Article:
I take it you set the correct gap on the points when you installed them? 0.16 from memory but could be wrong. If you want to check for spark pull one of the spark plugs reattach the lead to the plug and hold it close to the block. PLEASE NOTE THIS IS HIGH VOLTAGE SO USE WELL INSULATED PLIERS TO HOLD THE PLUG. When you crank it over you should be able to see a spark running across the gap on the spark plug, if not its either the points arent set right, engine earth is poor or you havent got the low voltage lead attached to the distributor and coil.

Hope this helps


1967 1200 Herald
1967 12/50 Herald (restoration has resumed stalled)
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dar
June 16, 2012, 6:14pm Report to Moderator


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if you have a spark stick some petrol down spark plugs and turn it over see what happens


in carmarthenshire. 1971. 1360con, d type od, spit 1300 engine
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Cyril_The_Herald
June 16, 2012, 6:17pm Report to Moderator


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Cyril The Herald

Thanks Oggi for your advice.

Quoted from Oggi
When I mentioned the earth strap I mean the one from the engine to chassis, which is located at the front of the engine and goes underneath and is bolted to the chassis via the steering rack mounts.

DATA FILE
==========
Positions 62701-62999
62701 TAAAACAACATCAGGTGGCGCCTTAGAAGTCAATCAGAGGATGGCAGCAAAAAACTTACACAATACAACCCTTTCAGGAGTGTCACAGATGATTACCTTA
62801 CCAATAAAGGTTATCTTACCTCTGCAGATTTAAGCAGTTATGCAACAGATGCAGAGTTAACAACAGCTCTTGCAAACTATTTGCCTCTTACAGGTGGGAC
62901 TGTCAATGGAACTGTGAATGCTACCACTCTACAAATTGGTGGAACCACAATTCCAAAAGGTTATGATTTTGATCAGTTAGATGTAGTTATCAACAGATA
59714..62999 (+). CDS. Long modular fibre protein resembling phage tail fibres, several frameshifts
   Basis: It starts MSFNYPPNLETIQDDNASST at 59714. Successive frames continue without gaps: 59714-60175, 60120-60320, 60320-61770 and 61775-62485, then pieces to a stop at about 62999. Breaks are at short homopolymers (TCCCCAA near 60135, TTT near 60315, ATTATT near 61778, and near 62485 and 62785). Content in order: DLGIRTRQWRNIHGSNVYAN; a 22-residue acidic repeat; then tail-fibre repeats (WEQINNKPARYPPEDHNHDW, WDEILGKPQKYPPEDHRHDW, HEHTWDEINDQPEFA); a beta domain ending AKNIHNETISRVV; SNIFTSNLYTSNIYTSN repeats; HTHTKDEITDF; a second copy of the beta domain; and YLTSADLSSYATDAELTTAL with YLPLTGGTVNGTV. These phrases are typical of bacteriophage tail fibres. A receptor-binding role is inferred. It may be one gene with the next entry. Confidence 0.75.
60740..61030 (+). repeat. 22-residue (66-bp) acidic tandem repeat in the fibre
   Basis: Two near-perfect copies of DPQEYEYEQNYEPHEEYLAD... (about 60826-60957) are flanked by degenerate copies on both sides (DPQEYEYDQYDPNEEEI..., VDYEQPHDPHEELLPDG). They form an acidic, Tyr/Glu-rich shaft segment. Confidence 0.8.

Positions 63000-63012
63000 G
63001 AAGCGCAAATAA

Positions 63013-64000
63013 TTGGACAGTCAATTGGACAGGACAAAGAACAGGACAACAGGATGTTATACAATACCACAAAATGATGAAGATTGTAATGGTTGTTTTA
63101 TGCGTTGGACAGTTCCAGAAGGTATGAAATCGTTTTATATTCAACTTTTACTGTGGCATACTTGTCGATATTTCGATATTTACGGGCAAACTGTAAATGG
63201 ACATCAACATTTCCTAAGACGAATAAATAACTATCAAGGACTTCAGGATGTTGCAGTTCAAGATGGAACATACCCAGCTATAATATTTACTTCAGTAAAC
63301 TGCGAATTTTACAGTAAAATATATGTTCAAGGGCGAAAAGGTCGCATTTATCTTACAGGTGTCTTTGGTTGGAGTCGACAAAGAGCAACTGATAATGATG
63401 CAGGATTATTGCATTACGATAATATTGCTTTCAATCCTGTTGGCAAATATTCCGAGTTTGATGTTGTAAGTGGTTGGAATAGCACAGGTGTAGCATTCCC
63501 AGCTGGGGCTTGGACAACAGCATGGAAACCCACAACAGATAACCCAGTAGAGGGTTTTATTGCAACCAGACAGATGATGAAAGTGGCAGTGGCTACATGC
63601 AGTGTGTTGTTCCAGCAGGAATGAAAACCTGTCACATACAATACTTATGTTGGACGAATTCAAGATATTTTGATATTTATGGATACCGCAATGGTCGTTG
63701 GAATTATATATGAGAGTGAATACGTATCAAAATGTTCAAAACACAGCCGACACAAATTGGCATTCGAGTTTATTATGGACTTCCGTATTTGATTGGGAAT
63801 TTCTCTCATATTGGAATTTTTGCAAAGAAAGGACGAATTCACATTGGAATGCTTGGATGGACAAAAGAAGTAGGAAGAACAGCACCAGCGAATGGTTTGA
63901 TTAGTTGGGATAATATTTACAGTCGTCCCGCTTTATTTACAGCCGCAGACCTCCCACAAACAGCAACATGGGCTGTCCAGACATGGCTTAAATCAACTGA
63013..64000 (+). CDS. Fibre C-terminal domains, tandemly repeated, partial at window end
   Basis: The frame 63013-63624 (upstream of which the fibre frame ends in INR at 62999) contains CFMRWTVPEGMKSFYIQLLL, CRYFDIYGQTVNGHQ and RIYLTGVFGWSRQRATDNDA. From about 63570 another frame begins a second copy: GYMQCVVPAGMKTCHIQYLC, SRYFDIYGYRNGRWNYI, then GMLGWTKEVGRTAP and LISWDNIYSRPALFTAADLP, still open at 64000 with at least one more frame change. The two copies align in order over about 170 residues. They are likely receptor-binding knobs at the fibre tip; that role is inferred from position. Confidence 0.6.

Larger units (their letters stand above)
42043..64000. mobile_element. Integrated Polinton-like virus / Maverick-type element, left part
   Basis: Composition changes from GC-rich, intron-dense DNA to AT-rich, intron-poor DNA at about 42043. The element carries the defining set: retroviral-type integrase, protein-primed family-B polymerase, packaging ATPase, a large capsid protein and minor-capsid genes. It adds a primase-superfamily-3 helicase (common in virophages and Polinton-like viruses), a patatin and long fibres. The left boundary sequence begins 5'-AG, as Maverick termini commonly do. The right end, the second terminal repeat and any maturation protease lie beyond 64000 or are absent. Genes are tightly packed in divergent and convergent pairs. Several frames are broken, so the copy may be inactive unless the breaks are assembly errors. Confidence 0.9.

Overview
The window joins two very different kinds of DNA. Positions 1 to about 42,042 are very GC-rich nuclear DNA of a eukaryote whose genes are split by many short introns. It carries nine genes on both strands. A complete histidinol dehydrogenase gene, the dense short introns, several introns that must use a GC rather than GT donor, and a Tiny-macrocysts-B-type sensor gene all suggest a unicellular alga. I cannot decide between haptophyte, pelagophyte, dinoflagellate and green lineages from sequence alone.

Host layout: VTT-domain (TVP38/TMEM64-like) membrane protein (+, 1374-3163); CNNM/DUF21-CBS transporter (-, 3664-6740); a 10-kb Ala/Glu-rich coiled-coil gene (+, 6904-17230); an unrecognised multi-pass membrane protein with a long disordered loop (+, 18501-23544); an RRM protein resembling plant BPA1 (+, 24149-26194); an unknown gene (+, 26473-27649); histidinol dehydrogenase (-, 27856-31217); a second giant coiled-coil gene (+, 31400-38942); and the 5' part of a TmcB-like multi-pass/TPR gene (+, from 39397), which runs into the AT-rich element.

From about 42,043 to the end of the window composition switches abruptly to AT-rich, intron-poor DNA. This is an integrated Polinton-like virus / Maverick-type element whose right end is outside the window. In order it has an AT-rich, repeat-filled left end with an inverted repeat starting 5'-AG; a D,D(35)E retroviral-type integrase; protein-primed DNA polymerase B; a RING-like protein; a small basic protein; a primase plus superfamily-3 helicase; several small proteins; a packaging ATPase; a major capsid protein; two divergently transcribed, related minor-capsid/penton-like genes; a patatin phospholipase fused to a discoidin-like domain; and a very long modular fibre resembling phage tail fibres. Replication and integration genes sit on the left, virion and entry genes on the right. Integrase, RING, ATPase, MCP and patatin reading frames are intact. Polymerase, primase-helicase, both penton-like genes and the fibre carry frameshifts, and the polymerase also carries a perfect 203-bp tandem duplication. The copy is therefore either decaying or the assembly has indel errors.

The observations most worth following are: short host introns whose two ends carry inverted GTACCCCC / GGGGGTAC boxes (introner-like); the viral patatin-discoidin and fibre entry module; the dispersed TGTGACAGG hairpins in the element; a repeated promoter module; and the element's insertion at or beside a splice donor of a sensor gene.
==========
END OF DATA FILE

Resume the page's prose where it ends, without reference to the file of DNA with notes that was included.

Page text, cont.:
This 'earth strap' is gonna take some finding.  When I find it though, it'l be getting replaced!

Quoted from Oggi
I take it you set the correct gap on the points when you installed them? 0.16 from memory but could be wrong. If you want to check for spark pull one of the spark plugs reattach the lead to the plug and hold it close to the block. PLEASE NOTE THIS IS HIGH VOLTAGE SO USE WELL INSULATED PLIERS TO HOLD THE PLUG. When you crank it over you should be able to see a spark running across the gap on the spark plug, if not its either the points arent set right, engine earth is poor or you havent got the low voltage lead attached to the distributor and coil.


Ummm.  We got a lot to learn.  gap on the points!?!?!  Out comes the Haynes Manual!

http://www.OurTriumphHerald.wordpress.com
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Cyril_The_Herald
June 16, 2012, 7:12pm Report to Moderator


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Cyril The Herald

Google is great!

Did some searching and found this site which gave me some useful info on how to set your points gap...